Poodle wrote:You're missing the point, Omniverse. The high standard of evidence excludes most pap from consideration as science. That's completely intentional. Scientists DO have open minds. Give them some high-quality evidence and they'll look at it open-mindedly. Give 'em BS and they'll throw it right out.
Where's the problem?

From memory. In the years prior to Andrew Wiles solving Fermat's Last Theorem, just about every mathematics department of every university on the planet received various 'proofs' of FLT, submitted by armature, hobbyist mathematicians. Now those armature mathematicians weren’t necessarily nutters, some clearly had a grounding in complex mathematics. Unfortunately, they were all blatantly obviously wrong . Now this is the part I find most entertaining. They didn't go all Pauli on their asses, what they did was something like:
"Sir, I find your paper most fascinating, It has been submitted to peer review".
Peer review in this case means they sent it to one of the other armchair mathematicians for review. Apparently it was a most effective method of keeping the in tray empty. Much hilarity ensured :)

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Re: Setting the proper standard of evidence

Postby Omniverse » Sun May 07, 2017 4:09 am

Let me extend upon my previous post. Therefore, go ahead and reply both to this post and my previous one. I will add that any given skeptical claim regarding the nde research or the paranormal research such as that the eeg did not detect any brain activity when there was brain activity or that ndes are hallucinations induced by lack of oxygen to the brain, then these claims are opening statements for a debate.

They are NOT any basis for a conviction yet. Not until the debate has been complete and a final decision has been made by either the believers or the skeptics. Imagine if the skeptics just went along with their claim that there was brain activity that the eeg did not detect without even bothering to talk to an eeg expert about this. I think this would be very close minded. Therefore, the way I see it, there has to be a debate regarding this research to be convinced one way or the other. Otherwise, you are only being convinced by nothing more than opening statements for a debate.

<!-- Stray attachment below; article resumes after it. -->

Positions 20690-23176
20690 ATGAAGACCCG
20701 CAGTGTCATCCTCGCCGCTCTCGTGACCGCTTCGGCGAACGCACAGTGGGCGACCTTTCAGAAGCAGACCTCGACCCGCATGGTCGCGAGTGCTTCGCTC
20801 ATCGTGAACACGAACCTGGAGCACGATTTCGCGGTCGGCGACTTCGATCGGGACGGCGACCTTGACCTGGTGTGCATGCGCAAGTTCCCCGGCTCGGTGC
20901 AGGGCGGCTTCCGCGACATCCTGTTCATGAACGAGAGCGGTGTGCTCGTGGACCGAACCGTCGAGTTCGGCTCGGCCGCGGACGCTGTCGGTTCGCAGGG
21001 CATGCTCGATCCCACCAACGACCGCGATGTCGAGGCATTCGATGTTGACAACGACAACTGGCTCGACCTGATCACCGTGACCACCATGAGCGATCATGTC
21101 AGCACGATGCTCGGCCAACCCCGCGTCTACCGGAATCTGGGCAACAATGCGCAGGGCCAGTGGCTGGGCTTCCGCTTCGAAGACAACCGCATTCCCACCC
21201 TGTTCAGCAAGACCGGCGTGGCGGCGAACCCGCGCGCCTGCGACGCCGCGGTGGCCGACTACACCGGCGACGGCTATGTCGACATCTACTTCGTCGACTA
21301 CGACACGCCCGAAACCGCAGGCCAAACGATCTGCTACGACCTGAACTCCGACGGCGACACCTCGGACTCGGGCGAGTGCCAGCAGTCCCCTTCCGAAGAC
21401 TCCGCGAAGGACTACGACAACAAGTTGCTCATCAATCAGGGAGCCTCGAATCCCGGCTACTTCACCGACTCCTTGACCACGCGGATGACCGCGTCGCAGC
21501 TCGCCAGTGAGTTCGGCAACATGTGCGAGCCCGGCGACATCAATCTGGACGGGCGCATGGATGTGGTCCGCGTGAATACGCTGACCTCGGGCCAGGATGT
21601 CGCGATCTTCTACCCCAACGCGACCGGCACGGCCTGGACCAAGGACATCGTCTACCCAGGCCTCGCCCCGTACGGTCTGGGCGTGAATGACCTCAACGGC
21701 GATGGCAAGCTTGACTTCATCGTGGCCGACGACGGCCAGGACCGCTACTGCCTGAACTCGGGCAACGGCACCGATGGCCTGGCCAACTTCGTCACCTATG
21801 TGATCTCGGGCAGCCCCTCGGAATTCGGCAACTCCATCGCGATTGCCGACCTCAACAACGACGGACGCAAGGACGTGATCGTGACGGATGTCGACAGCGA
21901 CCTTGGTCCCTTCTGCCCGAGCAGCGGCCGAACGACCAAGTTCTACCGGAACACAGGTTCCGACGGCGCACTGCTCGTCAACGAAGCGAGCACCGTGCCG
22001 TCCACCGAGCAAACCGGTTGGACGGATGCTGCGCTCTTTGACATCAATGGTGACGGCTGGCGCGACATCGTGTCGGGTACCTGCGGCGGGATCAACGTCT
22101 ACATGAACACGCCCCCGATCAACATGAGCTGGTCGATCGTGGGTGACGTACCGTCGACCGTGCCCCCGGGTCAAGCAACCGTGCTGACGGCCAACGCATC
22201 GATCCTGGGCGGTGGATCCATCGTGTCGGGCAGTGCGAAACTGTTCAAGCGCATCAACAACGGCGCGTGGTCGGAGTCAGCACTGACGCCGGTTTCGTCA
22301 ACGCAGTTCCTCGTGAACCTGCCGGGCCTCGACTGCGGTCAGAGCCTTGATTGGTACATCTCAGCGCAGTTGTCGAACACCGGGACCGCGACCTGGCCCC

However, if the skeptics are not convinced of their claims and are instead using their claims as a means to dismiss the research as not being evidence, then this would also be close minded. It is just saying:

"Welp, this could have been the cause of these ndes even though I am not convinced of my personal claim yet. Therefore, let's just dismiss the nde research as not being any evidence of consciousness independent of the brain. I am not even going to bother reading further into the debates regarding this research to see if there is actual evidence there. I am just going to dismiss the research based upon my skeptical claims which may or may not be true."

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Re: Setting the proper standard of evidence

Postby Poodle » Sun May 07, 2017 6:45 am

A little niggle for you, Omniverse ...
If, as you report, the NDEs are claimed to have occurred when the subjects' brains were flatlining (which, as far as I can ascertain, would probably mean they were dead - a DE rather than an NDE, if you see what I mean) then the researchers saw nothing at all and have no supporting data to back up what is now exposed as simple reportage by the subjects rather than detection by the researchers.